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The Materiality Of Video
Bernhard Frankel
The Materiality of Video
Television is a way of receiving images by radio.

To keep costs to a minimum TV was designed so that each set could be as cheap and ‘dumb’ as possible. A television image is generated by a ray sweeping through the Cathode Ray tube one line at a time. The Phosphor then glows for a moment and due to the delay in human perception the viewer sees a perfectly clear image.

This sweep can be seen if you try to take a still photograph of the screen. In the photo some of the screen, for instance, will be lit less or more than the rest of the image. This is due to the timing mismatch between the shutter speed of the camera and the sweeping build-up of the image.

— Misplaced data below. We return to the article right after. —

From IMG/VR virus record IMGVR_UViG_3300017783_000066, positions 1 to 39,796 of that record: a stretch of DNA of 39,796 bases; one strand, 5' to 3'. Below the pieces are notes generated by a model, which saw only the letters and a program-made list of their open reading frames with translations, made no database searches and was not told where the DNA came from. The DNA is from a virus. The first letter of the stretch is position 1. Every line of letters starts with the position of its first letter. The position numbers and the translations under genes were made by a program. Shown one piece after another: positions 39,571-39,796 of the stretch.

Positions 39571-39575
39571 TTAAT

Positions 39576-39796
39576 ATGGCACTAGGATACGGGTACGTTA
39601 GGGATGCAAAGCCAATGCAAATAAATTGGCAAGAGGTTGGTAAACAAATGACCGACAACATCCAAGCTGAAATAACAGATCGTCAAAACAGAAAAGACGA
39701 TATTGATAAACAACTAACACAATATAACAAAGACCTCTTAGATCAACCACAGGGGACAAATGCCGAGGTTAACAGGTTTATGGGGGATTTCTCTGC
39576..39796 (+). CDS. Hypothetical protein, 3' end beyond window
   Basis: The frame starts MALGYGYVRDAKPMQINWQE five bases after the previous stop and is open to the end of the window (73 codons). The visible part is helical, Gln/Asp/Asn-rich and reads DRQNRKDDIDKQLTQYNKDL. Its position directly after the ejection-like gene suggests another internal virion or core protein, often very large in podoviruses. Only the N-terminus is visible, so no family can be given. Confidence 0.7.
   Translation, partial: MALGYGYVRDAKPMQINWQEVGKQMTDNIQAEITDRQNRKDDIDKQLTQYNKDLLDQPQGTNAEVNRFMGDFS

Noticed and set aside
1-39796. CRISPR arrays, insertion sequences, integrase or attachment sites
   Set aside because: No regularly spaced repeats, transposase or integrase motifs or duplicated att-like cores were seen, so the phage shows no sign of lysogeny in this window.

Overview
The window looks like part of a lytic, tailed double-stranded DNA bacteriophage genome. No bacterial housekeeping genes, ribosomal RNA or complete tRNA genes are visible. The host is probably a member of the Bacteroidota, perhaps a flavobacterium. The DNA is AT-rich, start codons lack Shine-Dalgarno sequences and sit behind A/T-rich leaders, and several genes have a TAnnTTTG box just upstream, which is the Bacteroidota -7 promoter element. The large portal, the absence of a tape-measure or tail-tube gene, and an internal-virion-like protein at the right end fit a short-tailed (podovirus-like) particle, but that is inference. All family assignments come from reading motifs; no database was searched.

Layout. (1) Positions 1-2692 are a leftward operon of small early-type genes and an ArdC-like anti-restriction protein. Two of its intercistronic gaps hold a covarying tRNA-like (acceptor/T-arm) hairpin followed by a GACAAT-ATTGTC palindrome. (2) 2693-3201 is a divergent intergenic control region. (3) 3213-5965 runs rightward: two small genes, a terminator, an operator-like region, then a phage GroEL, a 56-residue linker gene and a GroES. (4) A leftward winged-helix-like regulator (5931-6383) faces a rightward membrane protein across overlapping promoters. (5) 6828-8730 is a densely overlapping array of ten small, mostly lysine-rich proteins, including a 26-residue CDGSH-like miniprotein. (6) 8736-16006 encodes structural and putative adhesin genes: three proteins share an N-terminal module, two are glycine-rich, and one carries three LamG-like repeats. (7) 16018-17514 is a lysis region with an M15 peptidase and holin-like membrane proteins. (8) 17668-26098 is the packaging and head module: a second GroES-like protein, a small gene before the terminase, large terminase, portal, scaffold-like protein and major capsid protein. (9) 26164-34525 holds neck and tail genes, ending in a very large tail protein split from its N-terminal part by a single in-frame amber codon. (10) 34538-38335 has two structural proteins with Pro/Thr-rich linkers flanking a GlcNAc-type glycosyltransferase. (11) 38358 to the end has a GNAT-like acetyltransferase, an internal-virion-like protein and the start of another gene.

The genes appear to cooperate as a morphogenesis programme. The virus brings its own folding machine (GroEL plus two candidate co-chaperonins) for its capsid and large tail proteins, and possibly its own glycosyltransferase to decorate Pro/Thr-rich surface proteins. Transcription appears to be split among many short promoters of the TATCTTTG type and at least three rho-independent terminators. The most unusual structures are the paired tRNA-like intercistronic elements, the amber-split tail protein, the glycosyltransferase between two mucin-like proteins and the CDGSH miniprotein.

(Tip: If you need to photograph a TV use a slow shutter to avoid this, or use a LCD/plasma TV.)

To broadcast images you have to define when an image starts and ends. You have to make sure that the receiver understands when a new line begins. These problems were solved by creating a broadcast standard, defining the timing of the signal and the duration of each image. The standard for PAL is that each line has a length of 52 microseconds and that an image is built up of 576 of these lines.

This means that television in its birth form was defined as a certain amount of horizontal lines and each of these lines were given a set time to sweep across the screen, this legacy is what we transfer into our computer, onto our DV tapes and onto our DVD’s.

A good introduction to broadcast standard can be found on wikipedia

A photograph of the tv screen.
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